Should Grocery Stocks Fill Your Shopping List?

If you want to invest in ubiquitous retailers, grocery-store stocks might seem logical. After all, most of us spend more time than we'd like in grocery stores. However, investors should carefully weigh the strongest stocks in that highly competitive retail category, and choose wisely before they start filling their carts.

Avoid the impulse purchase
Let's look at a few key metrics for several grocers:

Company Name

Earnings/Loss Per Share (TTM)

Revenue Increase/Decrease (TTM)

Gross Profit Margin

Debt-to-equity Ratio

Safeway (NYSE: SWY  )

($2.84)

(5.5%)

29.8%

107.9%

Whole Foods Market (Nasdaq: WFMI  )

$1.20

6.3%

34.7%

32.9%

Kroger (NYSE: KR  )

$0.01

3.8%

23.3%

147.3%

Weis Markets (NYSE: WMK  )

$2.56

6.9%

26.4%

0%

SUPERVALU (NYSE: SVU  )

$1.85

(8.9%)

22.5%

264.5%

*All data from Capital IQ; TTM = trailing 12 months.

You can get fresh produce at any of the companies above, but where fresh investments are concerned, some of these stocks are seriously lacking. As you can see, many struggle with low or no profitability, anemic or flagging sales, and uncomfortably high debt loads.

In addition, while these are major companies, some may be hard pressed to find additional growth in the current retail landscape. Safeway, for example, has more than 1,700 stores, compared to around 300 for Whole Foods Market.

On the face of it, Whole Foods may sound like a heck of a pricey stock at 30 times trailing earnings. But judging by this data, you can see why some investors might be tempted to pay a premium. The organic grocer boasts impressive revenue growth, along with several other signs that it's in far better financial condition than many of its rivals.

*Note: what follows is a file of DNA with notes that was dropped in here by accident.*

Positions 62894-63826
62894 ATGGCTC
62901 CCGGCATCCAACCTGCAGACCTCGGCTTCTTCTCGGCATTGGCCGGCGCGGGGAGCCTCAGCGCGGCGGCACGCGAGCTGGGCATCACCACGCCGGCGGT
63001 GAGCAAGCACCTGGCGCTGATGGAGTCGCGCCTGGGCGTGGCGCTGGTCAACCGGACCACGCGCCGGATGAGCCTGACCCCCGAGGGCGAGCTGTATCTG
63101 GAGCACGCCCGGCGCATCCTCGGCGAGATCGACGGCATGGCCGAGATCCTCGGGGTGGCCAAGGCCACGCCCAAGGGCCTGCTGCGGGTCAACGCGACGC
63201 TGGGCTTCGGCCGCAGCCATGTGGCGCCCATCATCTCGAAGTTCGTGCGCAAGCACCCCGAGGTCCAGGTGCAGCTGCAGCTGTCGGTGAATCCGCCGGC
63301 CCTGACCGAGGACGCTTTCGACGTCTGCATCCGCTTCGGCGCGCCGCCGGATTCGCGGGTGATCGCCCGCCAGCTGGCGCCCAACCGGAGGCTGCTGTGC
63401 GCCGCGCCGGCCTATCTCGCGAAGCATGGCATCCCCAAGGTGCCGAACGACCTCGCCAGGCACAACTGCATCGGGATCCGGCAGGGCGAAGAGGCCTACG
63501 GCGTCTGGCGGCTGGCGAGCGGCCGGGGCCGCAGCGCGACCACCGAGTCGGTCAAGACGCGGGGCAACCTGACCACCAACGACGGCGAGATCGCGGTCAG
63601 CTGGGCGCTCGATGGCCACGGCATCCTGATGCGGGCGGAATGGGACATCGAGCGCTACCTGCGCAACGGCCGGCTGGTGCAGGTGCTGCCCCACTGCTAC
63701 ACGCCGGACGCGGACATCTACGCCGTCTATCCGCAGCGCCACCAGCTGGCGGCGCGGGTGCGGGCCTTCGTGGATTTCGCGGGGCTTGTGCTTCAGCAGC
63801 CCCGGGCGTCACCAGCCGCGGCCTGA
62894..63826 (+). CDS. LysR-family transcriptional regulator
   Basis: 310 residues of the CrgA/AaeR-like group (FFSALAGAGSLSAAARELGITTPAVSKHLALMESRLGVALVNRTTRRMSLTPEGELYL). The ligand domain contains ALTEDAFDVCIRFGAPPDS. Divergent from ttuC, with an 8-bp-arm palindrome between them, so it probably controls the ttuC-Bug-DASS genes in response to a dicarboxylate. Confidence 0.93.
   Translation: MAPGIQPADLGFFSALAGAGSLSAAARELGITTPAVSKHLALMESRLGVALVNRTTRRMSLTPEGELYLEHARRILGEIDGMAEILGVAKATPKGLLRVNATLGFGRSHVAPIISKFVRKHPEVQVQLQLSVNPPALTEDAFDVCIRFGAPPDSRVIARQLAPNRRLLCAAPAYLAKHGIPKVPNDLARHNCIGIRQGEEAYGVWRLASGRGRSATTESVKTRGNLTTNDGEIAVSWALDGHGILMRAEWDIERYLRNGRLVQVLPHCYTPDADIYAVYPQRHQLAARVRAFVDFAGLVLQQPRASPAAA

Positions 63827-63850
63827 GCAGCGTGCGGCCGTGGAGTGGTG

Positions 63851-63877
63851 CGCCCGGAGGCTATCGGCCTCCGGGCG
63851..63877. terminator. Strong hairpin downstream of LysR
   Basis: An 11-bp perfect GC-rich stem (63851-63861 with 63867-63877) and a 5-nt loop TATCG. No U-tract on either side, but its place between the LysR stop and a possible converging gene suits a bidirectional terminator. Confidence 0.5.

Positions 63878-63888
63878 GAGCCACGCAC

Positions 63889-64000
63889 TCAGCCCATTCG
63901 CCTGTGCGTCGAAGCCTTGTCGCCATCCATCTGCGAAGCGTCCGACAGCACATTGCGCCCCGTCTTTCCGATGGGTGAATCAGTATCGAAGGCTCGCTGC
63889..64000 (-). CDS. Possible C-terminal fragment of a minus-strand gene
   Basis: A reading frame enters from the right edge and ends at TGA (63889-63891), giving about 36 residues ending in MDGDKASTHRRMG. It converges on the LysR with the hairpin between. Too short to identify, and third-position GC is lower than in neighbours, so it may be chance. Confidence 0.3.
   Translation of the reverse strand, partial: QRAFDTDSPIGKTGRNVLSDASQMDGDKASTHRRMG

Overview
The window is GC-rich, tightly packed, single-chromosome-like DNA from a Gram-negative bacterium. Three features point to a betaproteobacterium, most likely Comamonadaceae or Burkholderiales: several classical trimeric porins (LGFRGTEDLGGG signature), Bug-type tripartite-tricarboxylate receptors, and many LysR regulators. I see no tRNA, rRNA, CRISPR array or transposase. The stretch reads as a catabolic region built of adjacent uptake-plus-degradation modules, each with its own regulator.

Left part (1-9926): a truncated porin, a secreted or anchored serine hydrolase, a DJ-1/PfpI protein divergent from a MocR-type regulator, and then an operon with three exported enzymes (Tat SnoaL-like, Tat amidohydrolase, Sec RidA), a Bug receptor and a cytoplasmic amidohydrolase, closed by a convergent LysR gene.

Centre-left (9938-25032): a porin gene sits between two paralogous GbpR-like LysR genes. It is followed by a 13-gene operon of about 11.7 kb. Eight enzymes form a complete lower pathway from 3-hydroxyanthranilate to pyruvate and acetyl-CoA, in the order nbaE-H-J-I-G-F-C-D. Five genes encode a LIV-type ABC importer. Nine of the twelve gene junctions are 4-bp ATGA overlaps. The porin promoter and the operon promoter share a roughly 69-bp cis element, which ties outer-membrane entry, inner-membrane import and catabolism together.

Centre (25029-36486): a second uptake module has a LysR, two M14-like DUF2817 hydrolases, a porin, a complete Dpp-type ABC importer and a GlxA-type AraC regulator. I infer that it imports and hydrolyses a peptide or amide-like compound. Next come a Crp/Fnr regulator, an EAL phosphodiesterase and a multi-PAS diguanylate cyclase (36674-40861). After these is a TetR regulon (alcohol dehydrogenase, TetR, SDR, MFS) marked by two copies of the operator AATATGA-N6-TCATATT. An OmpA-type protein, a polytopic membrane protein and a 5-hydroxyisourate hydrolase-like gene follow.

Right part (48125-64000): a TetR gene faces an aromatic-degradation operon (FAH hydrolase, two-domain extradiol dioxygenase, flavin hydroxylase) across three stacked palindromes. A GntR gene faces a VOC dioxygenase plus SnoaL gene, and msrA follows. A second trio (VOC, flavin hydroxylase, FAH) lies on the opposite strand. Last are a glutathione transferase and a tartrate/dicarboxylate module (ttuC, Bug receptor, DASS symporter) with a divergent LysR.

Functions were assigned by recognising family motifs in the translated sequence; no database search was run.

First, its debt load is manageable. Second, its margins are far higher to those of conventional grocery-store rivals (which has led some wags to nickname Whole Foods "Whole Paycheck"). The pleasant experience and a sense of purpose that Whole Foods provides also helps to differentiate it from more middle-of-the-road, conventional grocery rivals. And as I've mentioned before, it still has plenty of room to grow its store counts.

Weis Markets also looks like an interesting stock to keep an eye on. Granted, this is a tiny grocer. It runs less than 200 stores in a few states on the East Coast, mostly concentrated in Pennsylvania. Its market cap is a mere $920 million (compared to Safeway's $7.7 billion). However, Weis is solidly profitable, reported a relatively robust revenue increase in the last 12 months, and has no debt load to hinder its profitability. It trades at just 13 times trailing earnings.

Some stocks are safer than others
Investors considering grocery stocks shouldn't underestimate the industry's highly competitive climate, where such stores vie heavily for shoppers' dollars.

The grocery segment increasingly must do battle with retail behemoths and renowned price-cutters like Wal-Mart (NYSE: WMT  ) and Costco (Nasdaq: COST  ) . The latter two represent major competition; not only do they offer lower prices on much of the same merchandise grocery stores offer, but they also allow shoppers to pick up clothes, electronics, and other goods. Never underestimate the power of the one-stop shopping experience.

There are also plenty of strong privately held grocery chains growing their store counts across the country and threatening these publicly owned companies. Wegman's, Harris Teeter, Trader Joe's, and many others want a spot on consumers' shopping lists, too.

Given such fierce competition, it's important to weigh your grocery-stock choices with care, mindful that elements like hefty debt and flagging revenue can create a seriously risky stock.

Pick your favorites in the grocery space in the comment box below.

Costco and Wal-Mart are Motley Fool Inside Value selections. Costco and Whole Foods Market are Motley Fool Stock Advisorrecommendations. The Fool owns shares of Costco. Try any of our Foolish newsletter services free for 30 days.

Alyce Lomax owns shares of Whole Foods Market. The Fool has a disclosure policy.


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